I always thought getting depositors to buy stock in their bank was a win-win situation.

The bank would have a new market for its stock, and since the shareholders were also depositors, they would do more business with the bank, because they would be sharing in the profits.

Therefore I have favored statement stuffers with titles like "Put your money where your money is" to get depositors interested in a stock purchase.

But recently I heard of a dilemma that puts the value of these programs in doubt.

One of the units at a bank I know has had serious problems, which have led to a sharp drain on earnings. The bank might be better off cutting the dividend in order to save as much capital as possible while it recovers.

But when an analyst I know questioned the head of the bank as to why the dividend was not cut, the banker said he did not want to alienate shareholders who are also depositors.

If the dividend were cut, many customers would be unhappy, the banker said. This would lead to serious loss of business. Therefore, he said, the bank had to "hang in there" until earnings levels improve.

Some readers may think this issue is academic, because dividends do not mean so much to investors these days.

For example, the May 22 American Banker article "Banks' Love for Dividends a Lonely One" emphasized the fact that most institutional investors are not that interested in dividends. With the tax situation the way it is, many holders focus on capital appreciation, which avoids the double taxation of bank income, rather than dividends.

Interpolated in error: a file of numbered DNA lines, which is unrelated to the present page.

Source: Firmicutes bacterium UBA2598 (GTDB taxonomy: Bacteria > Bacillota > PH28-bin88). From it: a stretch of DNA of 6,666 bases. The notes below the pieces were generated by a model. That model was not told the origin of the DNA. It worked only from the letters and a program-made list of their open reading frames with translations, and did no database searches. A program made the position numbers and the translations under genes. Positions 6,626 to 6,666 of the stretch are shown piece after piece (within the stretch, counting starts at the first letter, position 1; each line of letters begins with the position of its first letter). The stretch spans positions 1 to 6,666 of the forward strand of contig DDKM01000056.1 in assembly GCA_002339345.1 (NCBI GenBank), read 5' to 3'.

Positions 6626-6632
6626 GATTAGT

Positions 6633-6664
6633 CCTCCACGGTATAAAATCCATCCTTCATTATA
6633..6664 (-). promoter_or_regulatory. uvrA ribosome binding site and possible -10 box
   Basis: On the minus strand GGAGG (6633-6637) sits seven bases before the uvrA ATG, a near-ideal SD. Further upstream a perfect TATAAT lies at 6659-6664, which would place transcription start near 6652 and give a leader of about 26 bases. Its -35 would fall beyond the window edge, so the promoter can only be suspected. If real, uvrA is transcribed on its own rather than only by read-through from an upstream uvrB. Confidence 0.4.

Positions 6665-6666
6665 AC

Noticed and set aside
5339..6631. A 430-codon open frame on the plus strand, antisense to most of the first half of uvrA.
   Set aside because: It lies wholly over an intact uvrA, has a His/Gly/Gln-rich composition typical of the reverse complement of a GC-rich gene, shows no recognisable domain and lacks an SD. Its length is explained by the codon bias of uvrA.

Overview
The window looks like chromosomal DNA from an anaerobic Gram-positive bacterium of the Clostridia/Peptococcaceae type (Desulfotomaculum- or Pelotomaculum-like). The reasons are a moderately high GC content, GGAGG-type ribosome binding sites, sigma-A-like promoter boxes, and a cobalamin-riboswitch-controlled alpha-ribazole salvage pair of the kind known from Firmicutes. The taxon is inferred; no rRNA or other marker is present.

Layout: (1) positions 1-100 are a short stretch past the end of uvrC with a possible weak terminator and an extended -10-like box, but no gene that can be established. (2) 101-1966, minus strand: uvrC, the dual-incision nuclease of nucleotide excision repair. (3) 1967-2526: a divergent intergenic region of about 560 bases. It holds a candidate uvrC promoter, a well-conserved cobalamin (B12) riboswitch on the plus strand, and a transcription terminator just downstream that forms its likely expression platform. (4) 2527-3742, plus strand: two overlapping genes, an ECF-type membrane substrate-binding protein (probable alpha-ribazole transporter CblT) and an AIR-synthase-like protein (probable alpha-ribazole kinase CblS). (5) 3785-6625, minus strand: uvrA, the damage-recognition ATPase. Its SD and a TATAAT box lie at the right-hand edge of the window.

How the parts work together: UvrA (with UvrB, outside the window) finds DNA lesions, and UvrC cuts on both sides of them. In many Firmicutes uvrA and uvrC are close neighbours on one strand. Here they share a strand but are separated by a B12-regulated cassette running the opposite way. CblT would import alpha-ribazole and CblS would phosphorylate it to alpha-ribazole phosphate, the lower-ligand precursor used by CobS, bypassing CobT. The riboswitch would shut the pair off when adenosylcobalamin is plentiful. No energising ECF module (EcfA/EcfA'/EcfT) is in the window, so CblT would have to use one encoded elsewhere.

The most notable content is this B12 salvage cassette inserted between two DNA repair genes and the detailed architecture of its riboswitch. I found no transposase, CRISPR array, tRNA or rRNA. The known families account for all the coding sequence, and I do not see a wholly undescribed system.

As for dividends serving as a sign of solvency, many investors have developed other means to assess a bank's strength.

But is this true for community bank shareholders? The dividend is the basic reason many of them hold the stock. They have no intention of selling it, and they count on the dividends to help maintain their lifestyle. A dividend cut can be a real tragedy to them.

Since CDs and savings accounts provide minimal growth potential, and most other stocks seem riskier than bank issues, shares of the local bank appear to offer the best combination of growth potential and income.

What can community banks do?

Certainly those that are facing earnings problems would be well advised to survey their shareholders to find how important the dividend is to them. Then if trouble arises, at least they will know how dangerous a cut would be to their business.

Surveying shareholders would also help a bank determine whether to raise the dividend as earnings rise. If dividends are not important to most of shareholders, the bank could retain more earnings as a cushion against trouble.


Mr. Nadler, an American Banker contributing editor, is a professor of finance at Rutgers University Graduate School of Management in Newark, N.J.

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